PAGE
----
We have already observed that the Archipelago of the Sandwich Islands contains a point of refreshment for the vessels from Acapulco or the north west coast of America to the Philippine Islands and China, in the same manner as the Marquis de Mendoza Islands or the Society Islands furnish an excellent anchorage and a great abundance of provisions to the vessels which double Cape Horn in quest of the furs of Nootka and Norfolk bay. Notwithstanding these advantages, the inhabitants of Mexico, interested in the commerce with Asia, would wish that the Sandwich Islands were not situated on the route from Acapulco to Manilla. They are afraid lest some European power establish settlements there, lest the islanders who are naturally active and enterprising, should be tempted to piracy on these seas. It is true that the treaty of Karakakood, by which Tamaahmaah king of Owhyhee, made in 1794 a free and voluntary cession of his empire to the king of Great Britain, has hitherto had no effects more durable than so many other treaties concluded between the nations of civilized Europe. The chiefs constantly at war with one another give the preference to that nation which supplies them with the greatest quantity of fire arms and ammunition; and these arms are in a short time afterwards constantly directed against those who are imprudent enough to furnish them. Many Europeans, for the most part vagabonds and desertei s from English and Anglo-American ships, have settled among the islanders.

By their assistance an enterprising power of Europe, will one day become an easy mistress of the Sandwich Islands and settle a colony there. These islanders are excellent sailors, and many of them have already embarked in European vessels and sailed to the north west coast of America and China. They have attempted to build schooners and even armed vessels with which they project distant expeditions. The north west currents bring them large trunks of pines from the northern coast of the continent of America. All these circumstances will very much facilitate the establishment of a colony in this Archipelago. The natives of the Sandwich Islands, have profited more from their communication with Europeans than all the other South Sea islanders. The sphere of their ideas has been extended, wants have been communicated to them which they were ignorant of, and within these twenty years they have made a considerable progress towards that social state which we very improperly designate by the word civili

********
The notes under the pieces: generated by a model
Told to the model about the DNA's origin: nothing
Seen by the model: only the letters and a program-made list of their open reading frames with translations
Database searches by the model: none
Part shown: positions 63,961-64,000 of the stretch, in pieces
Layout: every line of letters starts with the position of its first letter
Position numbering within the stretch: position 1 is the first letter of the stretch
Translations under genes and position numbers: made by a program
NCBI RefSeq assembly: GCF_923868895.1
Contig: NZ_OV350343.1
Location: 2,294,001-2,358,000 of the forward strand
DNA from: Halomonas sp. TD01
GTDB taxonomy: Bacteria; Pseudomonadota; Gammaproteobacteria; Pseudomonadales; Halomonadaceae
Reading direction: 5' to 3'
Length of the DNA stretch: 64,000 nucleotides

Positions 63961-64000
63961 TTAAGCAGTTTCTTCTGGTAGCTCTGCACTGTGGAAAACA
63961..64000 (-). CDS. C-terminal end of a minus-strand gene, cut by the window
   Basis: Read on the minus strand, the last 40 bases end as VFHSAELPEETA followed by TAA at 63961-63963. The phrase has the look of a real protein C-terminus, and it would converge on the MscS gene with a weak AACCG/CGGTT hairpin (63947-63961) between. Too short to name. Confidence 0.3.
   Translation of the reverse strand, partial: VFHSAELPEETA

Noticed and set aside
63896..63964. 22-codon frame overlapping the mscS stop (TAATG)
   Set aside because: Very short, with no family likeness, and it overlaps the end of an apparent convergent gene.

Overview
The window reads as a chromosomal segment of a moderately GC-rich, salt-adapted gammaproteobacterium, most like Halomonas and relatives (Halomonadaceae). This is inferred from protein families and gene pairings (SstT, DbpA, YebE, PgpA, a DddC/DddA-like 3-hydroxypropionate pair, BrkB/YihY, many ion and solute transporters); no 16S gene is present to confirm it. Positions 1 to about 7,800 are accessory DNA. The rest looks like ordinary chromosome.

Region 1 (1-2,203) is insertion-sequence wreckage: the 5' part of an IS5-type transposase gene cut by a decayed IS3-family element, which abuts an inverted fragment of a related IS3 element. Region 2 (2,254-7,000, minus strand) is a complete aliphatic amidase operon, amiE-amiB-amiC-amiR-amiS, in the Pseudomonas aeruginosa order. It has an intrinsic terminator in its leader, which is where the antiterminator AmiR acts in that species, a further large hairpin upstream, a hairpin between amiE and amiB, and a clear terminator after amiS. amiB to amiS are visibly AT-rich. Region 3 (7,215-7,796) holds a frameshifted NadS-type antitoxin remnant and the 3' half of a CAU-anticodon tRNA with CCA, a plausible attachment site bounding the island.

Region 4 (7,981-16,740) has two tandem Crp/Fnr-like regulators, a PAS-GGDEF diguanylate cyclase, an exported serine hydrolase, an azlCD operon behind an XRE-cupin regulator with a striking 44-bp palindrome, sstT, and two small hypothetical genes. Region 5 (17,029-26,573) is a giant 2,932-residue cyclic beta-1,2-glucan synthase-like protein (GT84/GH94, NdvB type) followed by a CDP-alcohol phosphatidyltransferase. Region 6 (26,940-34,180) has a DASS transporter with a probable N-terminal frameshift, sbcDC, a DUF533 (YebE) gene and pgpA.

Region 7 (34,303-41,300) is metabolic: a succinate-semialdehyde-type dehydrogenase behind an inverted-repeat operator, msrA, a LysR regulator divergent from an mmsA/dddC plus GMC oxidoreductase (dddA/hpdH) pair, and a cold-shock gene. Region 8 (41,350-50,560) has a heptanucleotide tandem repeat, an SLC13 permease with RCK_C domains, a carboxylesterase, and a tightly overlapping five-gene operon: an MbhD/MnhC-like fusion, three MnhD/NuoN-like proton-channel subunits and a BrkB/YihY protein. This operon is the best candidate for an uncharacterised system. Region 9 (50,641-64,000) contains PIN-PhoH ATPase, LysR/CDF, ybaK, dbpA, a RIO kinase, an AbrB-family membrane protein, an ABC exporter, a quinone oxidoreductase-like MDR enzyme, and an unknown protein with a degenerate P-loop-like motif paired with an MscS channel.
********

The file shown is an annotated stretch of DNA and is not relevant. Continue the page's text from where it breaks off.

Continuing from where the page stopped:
zation*. This progress which would be very slow if the islanders were left to themselves, will become very rapid under European dominion; and perhaps this people will one day be as formidable on the Great Ocean as the privateers and pirates of the Bermudas and Bahama islands, and Barbary are dreaded in the Atlantic Ocean and the Mediterranean. A squadron stationed in the bay of Karakakooa, and directing their cruizes to the south and the east would become formidable to the vessels bound for the Philippine islands or China, either from Acapulco and San Blas, or from the north west coast of America.

The coasting trade on the western coast of New Spain is less considerable than what takes place between Campeche, the mouth of the Rio Huasacualco, newly called port Bourbon, Vera Cruz and Tampico. In following the coast from the south east to the north west, we find the following ports: Tehuantepec, los Angeles, Acapulco, Siguantejo, Zaca

* From the effects of this pretended civilization the inhabitants of Otaheite accustomed to European tools and stuffs, gradually forget the art of making tools of stone and bone, and neglect the cultivation of the paper mul berry. See the very sage observations of M. Vancouver on the condition of these islanders since their frequent communications with Europeans. (Voyage autour du Monde. T. i. p. 179).